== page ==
verge (vʉrj)
the edge, brink, or margin (of something): also used figuratively the verge of the forest, on the verge of hysteria

to tend or incline (to or toward)
to be in the process of change or transition into something else; pass gradually (into) dawn verging into daylight

Thursday, November 18, 2010

From the Ledge(r)

Mary and Pam

I am sitting here in my office writing this blog (shhhh...) while Pam reads to me.  She's reading one of my favorite columns:  the Monadnock Ledger Police Log.  It's a treasure. This is one of the most precious aspects of my work--not the Ledger itself--but the sharing of the Ledger.   And the sharing of everything else.  In the case of the Ledger, we always share a great rip-roaring laugh.  In the case of this morning, we shared a collective gasp.

I have to write about this.  Have to.  We show up in this office to help usher people through hard times.  Sometimes hard times change and become good times.  We like it when that happens.  Sometimes hard times stay hard, so we try to help people feel heard and maybe a little less alone.  Sometimes that is all we can do, and most times, it's the best we can do.  We carry many stories with us, but the stories that cut closest are the ones we share with each other--about ourselves. These early morning check-in conversations are an important part of preparing for the day's work we are about to undertake.  And for me, they have become an essential part of my heart.

Today during our morning conversation Pam shared a story. Pam also has a blog and I don't know if this story will make her blog, but it's making mine.  Pam's mother is dying of Alzheimer's.  Outside Mary's room is a memory box which contains mementos from Mary's life:  photos, a plate, small trinkets of the past.  This glassed-in box has shelves and a lock.  Last night Pam discovered that some of the items had been rearranged, and others had been removed.  Pam found the missing pieces carelessly stuffed into a magazine rack in her mother's room.  It remains a mystery as to how or why these items were moved.  An explanation is in order, and I'm sure it will come.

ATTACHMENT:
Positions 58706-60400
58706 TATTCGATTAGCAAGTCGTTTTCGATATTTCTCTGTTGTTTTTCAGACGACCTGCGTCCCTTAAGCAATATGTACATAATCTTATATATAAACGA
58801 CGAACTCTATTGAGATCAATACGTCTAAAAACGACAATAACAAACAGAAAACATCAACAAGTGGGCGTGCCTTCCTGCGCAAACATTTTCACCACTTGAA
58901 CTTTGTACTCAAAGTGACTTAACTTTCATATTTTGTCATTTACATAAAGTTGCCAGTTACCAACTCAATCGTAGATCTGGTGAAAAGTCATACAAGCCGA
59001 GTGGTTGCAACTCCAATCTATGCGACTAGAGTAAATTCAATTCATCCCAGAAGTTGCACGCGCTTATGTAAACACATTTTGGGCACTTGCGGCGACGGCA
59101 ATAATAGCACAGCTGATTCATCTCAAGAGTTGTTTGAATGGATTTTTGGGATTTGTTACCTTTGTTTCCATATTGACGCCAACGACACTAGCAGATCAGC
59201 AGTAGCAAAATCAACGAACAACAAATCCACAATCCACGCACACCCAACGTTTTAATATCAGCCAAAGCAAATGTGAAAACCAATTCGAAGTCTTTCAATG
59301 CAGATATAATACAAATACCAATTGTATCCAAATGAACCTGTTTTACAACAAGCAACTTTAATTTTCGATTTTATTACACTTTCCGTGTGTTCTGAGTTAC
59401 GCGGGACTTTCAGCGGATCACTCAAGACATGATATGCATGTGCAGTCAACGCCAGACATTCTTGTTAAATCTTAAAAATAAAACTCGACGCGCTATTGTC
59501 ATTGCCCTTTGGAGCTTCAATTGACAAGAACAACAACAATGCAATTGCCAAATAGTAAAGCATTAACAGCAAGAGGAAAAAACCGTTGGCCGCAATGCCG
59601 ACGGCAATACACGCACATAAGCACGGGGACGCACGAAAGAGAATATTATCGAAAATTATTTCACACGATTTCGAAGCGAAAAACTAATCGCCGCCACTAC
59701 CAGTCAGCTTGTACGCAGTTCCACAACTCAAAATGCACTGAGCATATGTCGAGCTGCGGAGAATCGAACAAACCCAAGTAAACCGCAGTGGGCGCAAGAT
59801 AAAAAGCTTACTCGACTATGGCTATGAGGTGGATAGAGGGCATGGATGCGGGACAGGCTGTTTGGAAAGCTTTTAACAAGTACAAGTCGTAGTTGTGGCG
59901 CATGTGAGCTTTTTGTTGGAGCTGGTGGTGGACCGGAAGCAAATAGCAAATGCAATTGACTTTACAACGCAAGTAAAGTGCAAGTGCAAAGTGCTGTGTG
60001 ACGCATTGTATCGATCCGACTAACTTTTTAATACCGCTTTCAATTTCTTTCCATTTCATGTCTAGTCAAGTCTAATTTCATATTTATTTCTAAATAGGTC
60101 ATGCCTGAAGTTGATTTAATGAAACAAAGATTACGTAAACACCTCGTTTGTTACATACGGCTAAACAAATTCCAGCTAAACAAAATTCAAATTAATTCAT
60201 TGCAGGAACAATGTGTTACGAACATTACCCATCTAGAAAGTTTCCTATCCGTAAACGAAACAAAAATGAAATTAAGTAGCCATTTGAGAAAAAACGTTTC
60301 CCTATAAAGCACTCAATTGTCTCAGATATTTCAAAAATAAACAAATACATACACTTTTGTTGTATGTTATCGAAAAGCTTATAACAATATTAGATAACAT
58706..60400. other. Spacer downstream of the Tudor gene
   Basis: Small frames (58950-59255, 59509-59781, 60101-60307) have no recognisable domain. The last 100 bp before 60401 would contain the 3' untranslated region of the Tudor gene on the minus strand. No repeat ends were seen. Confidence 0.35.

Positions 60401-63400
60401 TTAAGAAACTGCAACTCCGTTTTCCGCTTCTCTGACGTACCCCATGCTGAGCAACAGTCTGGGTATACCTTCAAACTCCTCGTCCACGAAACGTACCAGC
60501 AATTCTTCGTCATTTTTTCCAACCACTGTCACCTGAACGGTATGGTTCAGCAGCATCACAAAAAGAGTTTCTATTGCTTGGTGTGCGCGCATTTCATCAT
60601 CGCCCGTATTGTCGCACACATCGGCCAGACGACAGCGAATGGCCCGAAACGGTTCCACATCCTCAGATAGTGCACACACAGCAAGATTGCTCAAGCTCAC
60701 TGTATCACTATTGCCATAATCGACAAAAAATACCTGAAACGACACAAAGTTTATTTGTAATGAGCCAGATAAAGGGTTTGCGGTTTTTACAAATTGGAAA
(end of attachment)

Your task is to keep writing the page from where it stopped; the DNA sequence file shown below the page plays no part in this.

But as Pam shared this story with us, we became riveted. As we heard that the memories from the memory box had been unexpectedly handled and moved, we became disturbed and upset.  Mary is unaware that any of this transpired.  But Pam--Pam knows it happened.  That was hard to bear. Pam felt it for her mother; we felt it for Pam. It's hard to not become terribly protective of each other.

We share our stories in the office.  We laugh, we share silence, and sometimes we cry.  Thankfully for the Monadnock Ledger Police Log, we always get back to laughing pretty quickly.  As she sits here reading to me about some drunken hunter, I am grateful for the chance to tell and hear these stories.  As she ushers her mother forward, I realize that all I can do is listen and help her feel a little less alone.  And knowing that--that is the best I can do.

*Pam's blog:

1 comment:

  1. it's all about who's next to me when the water gets deep! Thankyou my friend